This seems to match the eye test with Trubisky.
When he has success early on in the game and gains confidence he tends to continue that trend over the course of the game and even sometimes into the next game. Unfortunately, even with these numbers he was still outside the top-10 in every category and was a middle of the pack quarterback even when at his best.
Yet, I still wasn’t satisfied. These players play different defenses. Maybe Trubisky played against better defenses than the other players?
To try and normalize the results I only looked at the players’ stats against teams that finished between 6 and 27 in defensive DVOA. Thus removing the toughest and easiest games on their respective schedules. The results were roughly the same and one could argue even worse for Trubisky.
Trubisky did not finish higher than 17th (touchdown percentage) in any category and was as low as 32nd (interception percentage). It is not only that Trubisky has not been able to perform against good defenses, but he also hasn’t found success against even average defenses.
Trubisky’s stats in 2018 were an illusion. They were bolstered by his six touchdown game against the Buccaneers who finished dead last in defensive DVOA in 2018 (And had the worst defensive DVOA since 2016). He had five games in 2018 against teams that finished in the bottom five in defensive DVOA and threw 11 touchdowns and no interceptions. He had 13 touchdowns and 12 interceptions in the other 9 games he played.
If you watch Trubisky play, the tape tells the same story as the stats above. I want to highlight specifically one play from last weeks Broncos game to illustrate where he is struggling.
With the All-22 out now for Sundays game I was able to take another look at Trubisky. It wasn't all bad but this play was a good example of where he's been struggling. Here he has Gabriel at the top of the screen in a one on one situation with a step and no safety over the top. pic.twitter.com/pyxze2i1MJ
— Stephen Letizia (@StephenLetizia) September 18, 2019
The play the Bears ran is a pretty standard Cover-2 beater with the outside receivers running verticals and the tight end running a seam. The job of the quarterback is to read the safeties. If they show a split look (such as Cover-2 or man coverage) the first read is to Shaheen over the middle of the field. If they run pretty much anything else you look at the outside verticals and then check down if need be.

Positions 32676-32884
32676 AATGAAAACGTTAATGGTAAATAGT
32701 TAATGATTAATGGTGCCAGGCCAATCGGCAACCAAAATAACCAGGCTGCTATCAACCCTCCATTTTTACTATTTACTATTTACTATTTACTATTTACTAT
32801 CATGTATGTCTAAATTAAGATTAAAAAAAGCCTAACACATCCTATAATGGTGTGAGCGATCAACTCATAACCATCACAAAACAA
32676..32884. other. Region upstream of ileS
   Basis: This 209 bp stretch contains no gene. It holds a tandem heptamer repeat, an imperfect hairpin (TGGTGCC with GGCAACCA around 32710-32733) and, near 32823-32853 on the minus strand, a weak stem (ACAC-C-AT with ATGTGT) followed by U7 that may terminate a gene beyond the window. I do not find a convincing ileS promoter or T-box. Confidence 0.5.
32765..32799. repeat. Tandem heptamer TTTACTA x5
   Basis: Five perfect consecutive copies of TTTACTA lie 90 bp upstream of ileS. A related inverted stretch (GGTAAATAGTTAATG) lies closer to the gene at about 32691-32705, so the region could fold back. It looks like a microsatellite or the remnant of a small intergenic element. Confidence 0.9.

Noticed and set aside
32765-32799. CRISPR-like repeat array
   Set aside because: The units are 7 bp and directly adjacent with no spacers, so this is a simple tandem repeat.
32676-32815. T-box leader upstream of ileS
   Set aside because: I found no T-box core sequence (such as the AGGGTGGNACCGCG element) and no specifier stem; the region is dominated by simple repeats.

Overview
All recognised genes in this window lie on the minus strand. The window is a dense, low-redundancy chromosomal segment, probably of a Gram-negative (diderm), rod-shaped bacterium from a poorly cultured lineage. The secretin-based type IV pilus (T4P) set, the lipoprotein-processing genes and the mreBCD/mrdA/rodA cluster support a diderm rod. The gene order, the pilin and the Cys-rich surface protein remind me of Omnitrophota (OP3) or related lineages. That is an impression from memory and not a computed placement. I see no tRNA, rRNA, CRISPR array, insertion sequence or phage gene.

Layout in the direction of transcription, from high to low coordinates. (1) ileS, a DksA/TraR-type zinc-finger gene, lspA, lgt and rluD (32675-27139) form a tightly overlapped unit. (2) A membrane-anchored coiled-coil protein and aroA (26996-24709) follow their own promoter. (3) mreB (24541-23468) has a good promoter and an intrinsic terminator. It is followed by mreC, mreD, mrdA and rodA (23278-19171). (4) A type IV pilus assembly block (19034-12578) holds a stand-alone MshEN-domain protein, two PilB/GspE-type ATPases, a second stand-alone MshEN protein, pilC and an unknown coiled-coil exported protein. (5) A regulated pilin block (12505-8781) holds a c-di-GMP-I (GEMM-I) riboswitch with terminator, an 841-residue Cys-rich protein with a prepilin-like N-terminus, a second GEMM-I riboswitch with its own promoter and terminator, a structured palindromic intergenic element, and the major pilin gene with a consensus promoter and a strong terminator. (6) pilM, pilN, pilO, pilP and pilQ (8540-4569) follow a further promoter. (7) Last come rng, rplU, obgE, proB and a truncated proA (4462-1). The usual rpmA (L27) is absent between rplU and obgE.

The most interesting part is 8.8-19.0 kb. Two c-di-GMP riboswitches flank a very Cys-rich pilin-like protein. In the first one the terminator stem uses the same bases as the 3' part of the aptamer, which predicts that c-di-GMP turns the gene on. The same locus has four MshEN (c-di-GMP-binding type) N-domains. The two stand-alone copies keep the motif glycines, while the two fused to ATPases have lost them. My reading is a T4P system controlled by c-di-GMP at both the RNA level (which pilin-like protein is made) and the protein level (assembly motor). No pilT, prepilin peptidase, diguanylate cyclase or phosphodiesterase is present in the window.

The Broncos showed split safeties pre-snap but after the snap the safety at the top of the screen took away the middle of the field. Trubisky should have immediately realized this means Taylor Gabriel will have one-on-one coverage at the top of the screen. Gabriel had a step and Trubisky had a clean pocket to step up and take a chance. Yet you can see from the alternate angle in the video below, Trubisky never takes his eyes off Shaheen.
The Safety at the top of the screen takes away the middle of the field leaving Gabriel in single coverage on the outside. As you can see from this angle, Mitch never took his eyes off Shaheen. He had a clean pocket to step into and make a throw to Gabriel here. pic.twitter.com/Ygnu88abD0
— Stephen Letizia (@StephenLetizia) September 18, 2019
Trubisky continually stares down his primary read. This works against bad defenses because the primary read is usually open. But good or even average defenses are going to force you to move to your second or third reads often.
Trubisky has the arm talent, but the mental aspects of the position continue to elude him.
He has not been as bad as he’s shown so far this season.
However, if you were holding out hope he would be the “Pro Bowl” quarterback he was in 2018 it doesn’t look like that is the case either. Trubisky will be better over the next 15 weeks simply because he has to be. He is still young and raw and can certainly improve. But at this point, an improvement would still make him an average NFL quarterback.
With this defense, maybe that’s all we need?